In honor of Veteran’s Day (November 11), I proudly share the story of Djakaria Konate, who I wrote about in the series PORTRAITS OF IMMIGRANT VOICES, a project I worked on with artist Alfonso Pérez. Djakaria’s story inspired and surprised me, regarding how someone who isn’t even born in the USA can dedicate himself to defending our country…for 26 years!  

Thank you to America’s veterans and to our sponsors of the exhibit, Virginia Humanities, Studio Two Three, and the City of Richmond’s Office of Immigrant and Refugee Engagement for enabling us to highlight the diversity of backgrounds and perspectives in Richmond, Virginia. Read more stories at


Djakaria Konate retired in 2019 as a U.S. Army Major after 26 years of active service. But he wasn’t born in America nor did he grow up speaking English. He was born and raised in Côte d’Ivoire on the West coast of Africa, a country which had been a French colony for many years.

Djakaria grew up speaking French and Mandingo, a language of the Mandinka or Mandingo people, an ethnic group spread across Western Africa. “The Mandingo are a very large tribe in Africa, opposed to white colonization,” says Djakaria. “Mandingos are farmers and also traders. They are people of great integrity. They love other people. They’re welcoming. So here in America, I want to bring that same spirit.”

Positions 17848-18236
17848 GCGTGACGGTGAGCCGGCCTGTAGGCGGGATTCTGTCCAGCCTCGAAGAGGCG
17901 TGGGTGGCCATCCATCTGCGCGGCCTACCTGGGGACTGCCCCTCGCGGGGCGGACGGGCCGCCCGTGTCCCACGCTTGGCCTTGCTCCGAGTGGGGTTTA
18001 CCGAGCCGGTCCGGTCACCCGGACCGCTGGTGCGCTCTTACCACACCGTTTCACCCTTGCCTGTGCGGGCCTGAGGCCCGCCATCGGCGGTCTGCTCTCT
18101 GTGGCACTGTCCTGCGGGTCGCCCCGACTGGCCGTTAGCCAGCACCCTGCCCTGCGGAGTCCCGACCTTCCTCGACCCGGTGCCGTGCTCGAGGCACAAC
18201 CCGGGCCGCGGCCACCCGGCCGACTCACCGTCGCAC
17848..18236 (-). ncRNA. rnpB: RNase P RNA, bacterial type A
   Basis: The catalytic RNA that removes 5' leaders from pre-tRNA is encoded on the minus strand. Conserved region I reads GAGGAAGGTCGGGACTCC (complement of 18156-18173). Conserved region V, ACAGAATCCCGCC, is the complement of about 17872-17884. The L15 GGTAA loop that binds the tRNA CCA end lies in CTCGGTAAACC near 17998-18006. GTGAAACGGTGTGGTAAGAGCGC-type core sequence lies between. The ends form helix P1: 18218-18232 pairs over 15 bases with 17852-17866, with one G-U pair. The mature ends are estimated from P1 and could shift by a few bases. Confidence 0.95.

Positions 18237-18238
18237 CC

He started learning English in middle school but didn’t become fluent in English until he came to New York City as an exchange student in 1989. Djakaria attended New York City College of Technology, taking English as a second language (ESL) classes as well as requirements for his associate degree. He juggled a variety of jobs to pay his way through school: hotel housekeeping, messenger and yellow cab driver.

Meeting a Recruiter from the U.S. Army

One day on campus, Djakaria met an army recruiter who asked him how he was paying for school. The recruiter explained that the U.S. Army could pay for school, provide a salary, and provide a path to eventually obtain U.S. citizenship. Djakaria thought of this as a win-win situation. “I can serve my host country, I can go to school for free and I love traveling,” he said. Djakaria took the U.S. army entrance exam and passed. He signed up for the military and after he finished that semester, in January 1993, he left New York City to attend basic training in Missouri.

He has travelled across the U.S. and the world and been stationed in Missouri, Texas, Colorado, South Korea, North Carolina, and at the National Training Center in the Moabi Desert in California. In 2012, he was deployed to Afghanistan during Operation Enduring Freedom. Eventually, he settled down and established his family near Ft. Lee, Virginia, in 2000. He continued taking classes in the evenings while serving in the military and raising five children with his wife, who he met in New York and is also from Côte d’Ivoire.

Juggling Academics with Military and Family Responsibilities